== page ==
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Science Journey: Fluid Dynamics: From Disturbances to Turbulence

Salvador Gomez, Graduate Student in Aerospace

This video premiered on Friday, November 20, 2020.

The storms we see on Jupiter and the motions in a coffee cup can be explained by analyzing the equations of fluid dynamics. These equations are used to design airplanes, predict the weather, and even make art!

How do engineers and scientists solve these equations?

In this video, Salvador Gomez explains how the important information can be identified to simplify the problems so that engineers and scientists can make predictions in fluid flows.

Pop Quiz

Q&A with Salvador

About the Speaker

Salvador Gomez
Salvador Gomez

Salvador Gomez grew up in Hayward, California, just south of Oakland in the Bay Area. He became the first in his family to ever go to college when he went to school at UC Berkeley to study mechanical engineering. At Berkeley, Salvador got the chance to teach middle and high school students at summer camps and teach college students in the club Hispanic Engineers & Scientists during the winters. His interest in teaching, along with the exciting possibilities in research, led Salvador to apply to Caltech for a PhD in Aeronautics.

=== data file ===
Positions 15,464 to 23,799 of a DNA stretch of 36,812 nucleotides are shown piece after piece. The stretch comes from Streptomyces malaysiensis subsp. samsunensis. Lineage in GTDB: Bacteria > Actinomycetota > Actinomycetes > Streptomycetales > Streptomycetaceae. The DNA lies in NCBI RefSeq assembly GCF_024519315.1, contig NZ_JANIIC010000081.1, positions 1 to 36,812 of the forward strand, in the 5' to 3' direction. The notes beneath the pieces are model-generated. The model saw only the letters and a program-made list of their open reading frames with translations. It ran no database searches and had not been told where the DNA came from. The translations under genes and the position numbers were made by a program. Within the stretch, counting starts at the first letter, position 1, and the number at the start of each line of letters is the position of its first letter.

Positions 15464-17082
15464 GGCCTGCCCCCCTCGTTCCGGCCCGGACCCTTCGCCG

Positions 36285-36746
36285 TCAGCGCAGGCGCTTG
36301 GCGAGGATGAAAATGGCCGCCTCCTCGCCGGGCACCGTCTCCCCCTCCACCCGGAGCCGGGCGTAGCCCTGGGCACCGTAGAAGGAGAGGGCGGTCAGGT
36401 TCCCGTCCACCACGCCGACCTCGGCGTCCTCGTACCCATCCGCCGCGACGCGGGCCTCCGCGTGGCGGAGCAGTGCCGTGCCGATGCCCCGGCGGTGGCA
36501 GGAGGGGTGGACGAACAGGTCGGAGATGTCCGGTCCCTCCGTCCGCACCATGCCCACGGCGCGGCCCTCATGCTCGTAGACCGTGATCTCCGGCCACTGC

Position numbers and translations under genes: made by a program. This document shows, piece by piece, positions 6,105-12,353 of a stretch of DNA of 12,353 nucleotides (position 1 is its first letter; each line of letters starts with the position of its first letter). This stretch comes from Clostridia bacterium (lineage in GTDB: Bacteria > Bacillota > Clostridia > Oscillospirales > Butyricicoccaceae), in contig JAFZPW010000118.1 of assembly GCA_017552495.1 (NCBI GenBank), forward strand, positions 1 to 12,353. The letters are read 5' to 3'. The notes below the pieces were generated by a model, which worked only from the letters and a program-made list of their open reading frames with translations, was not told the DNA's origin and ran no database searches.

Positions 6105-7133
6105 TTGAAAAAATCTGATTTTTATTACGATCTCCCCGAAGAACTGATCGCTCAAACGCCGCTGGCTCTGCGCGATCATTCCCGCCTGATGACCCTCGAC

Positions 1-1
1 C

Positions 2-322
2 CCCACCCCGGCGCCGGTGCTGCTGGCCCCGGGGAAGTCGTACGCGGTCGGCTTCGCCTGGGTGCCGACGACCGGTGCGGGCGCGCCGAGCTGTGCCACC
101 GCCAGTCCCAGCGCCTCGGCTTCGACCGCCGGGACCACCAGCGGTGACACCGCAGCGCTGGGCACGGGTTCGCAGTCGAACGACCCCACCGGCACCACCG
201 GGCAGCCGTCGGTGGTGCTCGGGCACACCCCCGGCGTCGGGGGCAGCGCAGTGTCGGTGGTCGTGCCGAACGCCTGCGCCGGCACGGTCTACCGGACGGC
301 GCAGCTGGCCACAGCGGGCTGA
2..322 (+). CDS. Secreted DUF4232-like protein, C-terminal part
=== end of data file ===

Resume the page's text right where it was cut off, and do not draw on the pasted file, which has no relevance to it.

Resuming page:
Salvador is currently a second year graduate student at Caltech, earning a degree in aeronautics (the science of understanding how airplanes fly). He is studying turbulence to understand the processes that increase drag on vehicles. He uses math and coding to identify structures that can help reduce the complexity of the turbulent flows. Outside of research, Salvador is also an officer in Club Latino at Caltech.

Salvador hopes to one day be a professor to continue studying fluid dynamics and help develop programs that can increase retention of underrepresented students in STEM.

About the Series

Science Journeys online programs are recommended for grades 8 and up, but everyone is welcome to attend.

These programs are made possible through the generosity of the Friends of Beckman Auditorium

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